Charles Dickens (February 7, 1812--June 9, 1870; daguerreotype photo at left by Jeremy Gurney, circa 1867-68) saw his timeless Christmas classic published December 19, 1843. Its full, original title is A Christmas Carol, Being a Ghost Story of Christmas.
Adapted for radio and dramatized numerous times during the Christmas season in the years before television, perhaps the most well known dramatization comes from the Campbell Playhouse in the 1930s. This reprise of the original 1934 radio play features the patriarch of the Barrymore family of radio and then early film, Lionel Barrymore, also reprising his role of Scrooge. The multi-talented Orson Welles serves as both narrator and producer of the play. This live redramatization of "A Christmas Carol" aired on Christmas Eve, December 24, 1939. While the sound quality is imperfect (a few scratches and pops), it does not detract from this timeless story (replete with eerie sound effects and music), as Lionel Barrymore's emotional portrayal of Scrooge is worthy of a careful listen. Especially moving is the scene where Scrooge finds himself transported to a lonely graveyard where he finds himself staring at his own tombstone, where his unmourned fate leads him to a life-changing epiphany.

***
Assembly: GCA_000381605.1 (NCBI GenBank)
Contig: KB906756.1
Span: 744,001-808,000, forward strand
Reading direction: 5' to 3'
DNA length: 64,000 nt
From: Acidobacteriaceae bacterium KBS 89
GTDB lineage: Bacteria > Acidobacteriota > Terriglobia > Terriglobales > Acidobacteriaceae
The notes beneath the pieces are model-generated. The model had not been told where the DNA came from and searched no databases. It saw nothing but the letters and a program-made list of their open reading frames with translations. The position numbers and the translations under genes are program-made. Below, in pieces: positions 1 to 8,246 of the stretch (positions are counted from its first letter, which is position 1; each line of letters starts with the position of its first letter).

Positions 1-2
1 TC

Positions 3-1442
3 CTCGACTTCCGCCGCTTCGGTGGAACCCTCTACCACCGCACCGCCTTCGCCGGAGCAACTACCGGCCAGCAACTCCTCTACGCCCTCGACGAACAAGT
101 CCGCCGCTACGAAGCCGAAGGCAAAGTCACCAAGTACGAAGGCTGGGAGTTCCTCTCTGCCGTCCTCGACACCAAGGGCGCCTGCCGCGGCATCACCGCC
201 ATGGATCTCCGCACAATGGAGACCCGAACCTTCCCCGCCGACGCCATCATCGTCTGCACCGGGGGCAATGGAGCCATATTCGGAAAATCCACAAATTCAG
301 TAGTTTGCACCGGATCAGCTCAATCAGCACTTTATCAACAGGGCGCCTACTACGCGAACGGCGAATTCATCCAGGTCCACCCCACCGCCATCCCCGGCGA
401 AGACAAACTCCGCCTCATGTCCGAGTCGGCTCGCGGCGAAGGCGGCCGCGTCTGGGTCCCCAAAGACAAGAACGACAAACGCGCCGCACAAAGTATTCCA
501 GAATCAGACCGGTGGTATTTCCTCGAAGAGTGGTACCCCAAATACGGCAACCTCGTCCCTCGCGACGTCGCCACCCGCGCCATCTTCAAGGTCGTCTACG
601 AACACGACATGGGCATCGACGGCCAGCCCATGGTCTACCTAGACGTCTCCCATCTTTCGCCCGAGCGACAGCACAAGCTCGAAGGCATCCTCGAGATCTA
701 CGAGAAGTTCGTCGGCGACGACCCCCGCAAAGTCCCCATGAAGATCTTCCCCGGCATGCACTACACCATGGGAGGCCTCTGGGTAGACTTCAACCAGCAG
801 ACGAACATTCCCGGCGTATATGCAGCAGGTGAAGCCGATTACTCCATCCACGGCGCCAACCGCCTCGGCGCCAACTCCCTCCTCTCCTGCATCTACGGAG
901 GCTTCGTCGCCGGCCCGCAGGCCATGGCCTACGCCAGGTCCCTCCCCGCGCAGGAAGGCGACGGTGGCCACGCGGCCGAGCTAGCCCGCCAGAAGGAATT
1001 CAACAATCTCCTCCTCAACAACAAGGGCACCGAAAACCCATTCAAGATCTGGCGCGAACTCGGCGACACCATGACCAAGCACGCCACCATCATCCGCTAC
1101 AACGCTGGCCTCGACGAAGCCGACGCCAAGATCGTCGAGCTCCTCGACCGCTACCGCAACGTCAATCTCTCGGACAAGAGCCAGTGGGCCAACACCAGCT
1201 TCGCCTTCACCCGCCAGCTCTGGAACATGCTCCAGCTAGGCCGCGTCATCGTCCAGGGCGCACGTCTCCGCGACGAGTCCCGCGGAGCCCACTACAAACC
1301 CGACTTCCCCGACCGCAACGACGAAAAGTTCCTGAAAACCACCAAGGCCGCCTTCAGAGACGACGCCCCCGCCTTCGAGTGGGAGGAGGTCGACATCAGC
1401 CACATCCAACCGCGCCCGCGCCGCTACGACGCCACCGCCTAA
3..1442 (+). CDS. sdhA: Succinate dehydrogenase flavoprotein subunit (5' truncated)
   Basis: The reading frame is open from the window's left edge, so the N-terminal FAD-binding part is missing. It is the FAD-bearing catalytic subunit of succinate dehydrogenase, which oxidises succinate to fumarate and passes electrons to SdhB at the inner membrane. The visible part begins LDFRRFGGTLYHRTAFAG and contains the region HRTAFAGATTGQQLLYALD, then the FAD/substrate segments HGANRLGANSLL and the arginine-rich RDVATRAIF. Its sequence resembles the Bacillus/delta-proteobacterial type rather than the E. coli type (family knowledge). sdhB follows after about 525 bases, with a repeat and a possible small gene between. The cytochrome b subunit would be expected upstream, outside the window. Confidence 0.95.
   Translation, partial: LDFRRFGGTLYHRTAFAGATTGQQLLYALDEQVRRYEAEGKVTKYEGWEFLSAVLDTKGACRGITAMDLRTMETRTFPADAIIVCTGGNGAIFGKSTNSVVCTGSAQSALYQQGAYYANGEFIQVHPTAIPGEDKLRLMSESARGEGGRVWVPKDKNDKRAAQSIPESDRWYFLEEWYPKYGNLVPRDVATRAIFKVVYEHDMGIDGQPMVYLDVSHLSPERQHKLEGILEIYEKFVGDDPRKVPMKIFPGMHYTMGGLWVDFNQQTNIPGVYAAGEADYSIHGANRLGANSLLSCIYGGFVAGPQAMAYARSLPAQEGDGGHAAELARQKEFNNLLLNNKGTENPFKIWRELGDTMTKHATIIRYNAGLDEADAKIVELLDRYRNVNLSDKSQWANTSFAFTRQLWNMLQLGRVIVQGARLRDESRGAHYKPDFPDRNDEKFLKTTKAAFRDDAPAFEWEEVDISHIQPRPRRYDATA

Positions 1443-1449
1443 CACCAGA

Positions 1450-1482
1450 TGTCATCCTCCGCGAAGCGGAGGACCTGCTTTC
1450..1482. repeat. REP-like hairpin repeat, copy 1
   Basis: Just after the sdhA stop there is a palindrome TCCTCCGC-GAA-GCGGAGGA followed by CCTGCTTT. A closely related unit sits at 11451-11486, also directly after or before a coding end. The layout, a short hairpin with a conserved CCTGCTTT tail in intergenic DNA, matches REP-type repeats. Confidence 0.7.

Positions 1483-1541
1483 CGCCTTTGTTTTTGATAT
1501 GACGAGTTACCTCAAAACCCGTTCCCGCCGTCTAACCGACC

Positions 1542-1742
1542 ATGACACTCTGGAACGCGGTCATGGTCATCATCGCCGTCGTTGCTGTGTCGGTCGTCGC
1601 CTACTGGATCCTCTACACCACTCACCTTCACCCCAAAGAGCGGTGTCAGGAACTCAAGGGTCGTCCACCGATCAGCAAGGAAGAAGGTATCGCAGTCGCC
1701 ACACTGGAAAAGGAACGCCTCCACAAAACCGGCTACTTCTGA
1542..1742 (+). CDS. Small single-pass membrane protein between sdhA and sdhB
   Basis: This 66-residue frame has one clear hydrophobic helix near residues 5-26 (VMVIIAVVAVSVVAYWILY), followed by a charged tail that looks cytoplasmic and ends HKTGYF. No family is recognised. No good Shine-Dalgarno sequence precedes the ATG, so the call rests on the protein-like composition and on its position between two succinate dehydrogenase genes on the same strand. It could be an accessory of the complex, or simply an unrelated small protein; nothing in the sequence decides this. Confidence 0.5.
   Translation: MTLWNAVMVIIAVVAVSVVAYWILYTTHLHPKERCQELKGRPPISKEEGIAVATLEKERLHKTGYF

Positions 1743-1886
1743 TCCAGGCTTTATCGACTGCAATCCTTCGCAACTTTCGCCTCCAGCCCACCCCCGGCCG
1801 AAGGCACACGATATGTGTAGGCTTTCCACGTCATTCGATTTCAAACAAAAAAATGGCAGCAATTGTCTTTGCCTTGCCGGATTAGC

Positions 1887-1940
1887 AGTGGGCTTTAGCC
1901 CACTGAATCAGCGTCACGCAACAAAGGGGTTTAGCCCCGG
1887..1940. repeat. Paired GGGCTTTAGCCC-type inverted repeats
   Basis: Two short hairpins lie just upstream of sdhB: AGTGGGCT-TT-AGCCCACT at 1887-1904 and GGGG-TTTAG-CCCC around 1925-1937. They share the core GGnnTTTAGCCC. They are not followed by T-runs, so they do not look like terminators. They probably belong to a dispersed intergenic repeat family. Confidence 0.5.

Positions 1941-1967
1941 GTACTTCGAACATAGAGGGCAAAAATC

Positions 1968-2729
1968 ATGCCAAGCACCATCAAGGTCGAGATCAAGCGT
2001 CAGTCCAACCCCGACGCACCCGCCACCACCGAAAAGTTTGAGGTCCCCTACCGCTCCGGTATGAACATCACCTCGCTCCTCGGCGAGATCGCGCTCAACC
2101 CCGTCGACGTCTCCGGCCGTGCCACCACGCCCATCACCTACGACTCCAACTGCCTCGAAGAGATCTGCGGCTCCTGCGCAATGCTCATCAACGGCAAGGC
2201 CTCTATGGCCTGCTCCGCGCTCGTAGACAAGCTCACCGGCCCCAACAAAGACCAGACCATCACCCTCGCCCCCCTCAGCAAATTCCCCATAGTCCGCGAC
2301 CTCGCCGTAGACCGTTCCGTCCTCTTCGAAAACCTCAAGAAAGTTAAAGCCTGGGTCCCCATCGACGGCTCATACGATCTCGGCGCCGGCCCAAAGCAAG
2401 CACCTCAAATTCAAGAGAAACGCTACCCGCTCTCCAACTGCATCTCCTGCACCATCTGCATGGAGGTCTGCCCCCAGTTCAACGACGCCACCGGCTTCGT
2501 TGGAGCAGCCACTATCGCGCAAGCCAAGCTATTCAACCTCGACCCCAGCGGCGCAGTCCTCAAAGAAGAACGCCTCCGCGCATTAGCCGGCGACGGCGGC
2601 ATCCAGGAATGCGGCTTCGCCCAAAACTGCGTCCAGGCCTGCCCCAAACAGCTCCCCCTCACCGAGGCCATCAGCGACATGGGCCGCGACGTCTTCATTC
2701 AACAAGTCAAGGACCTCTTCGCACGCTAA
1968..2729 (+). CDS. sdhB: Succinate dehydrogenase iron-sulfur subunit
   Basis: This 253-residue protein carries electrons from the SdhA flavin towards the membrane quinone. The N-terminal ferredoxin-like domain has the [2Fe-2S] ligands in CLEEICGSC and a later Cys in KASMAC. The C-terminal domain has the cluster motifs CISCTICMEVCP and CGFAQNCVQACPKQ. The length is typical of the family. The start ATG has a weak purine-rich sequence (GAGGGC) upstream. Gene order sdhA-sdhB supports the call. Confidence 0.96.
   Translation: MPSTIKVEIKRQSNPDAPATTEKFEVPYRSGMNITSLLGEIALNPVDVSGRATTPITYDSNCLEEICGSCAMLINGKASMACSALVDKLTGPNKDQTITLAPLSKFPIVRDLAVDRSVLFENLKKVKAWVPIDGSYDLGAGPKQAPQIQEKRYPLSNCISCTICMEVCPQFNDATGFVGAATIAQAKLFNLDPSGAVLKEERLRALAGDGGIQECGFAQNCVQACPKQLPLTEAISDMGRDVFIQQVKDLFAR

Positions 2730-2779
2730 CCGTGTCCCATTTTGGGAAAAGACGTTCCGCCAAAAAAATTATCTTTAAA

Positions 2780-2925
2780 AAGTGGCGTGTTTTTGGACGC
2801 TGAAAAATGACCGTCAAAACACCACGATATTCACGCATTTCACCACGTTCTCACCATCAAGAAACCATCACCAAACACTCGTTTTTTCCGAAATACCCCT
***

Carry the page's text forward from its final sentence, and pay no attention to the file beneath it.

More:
Above right is one of the original illustrations (titled "Scrooge's Third Visitor") from the 1843 1st edition of the book, as drawn by John Leech.
For those who celebrate this holiday, Merry Christmas everyone.
Play Time: 58:26
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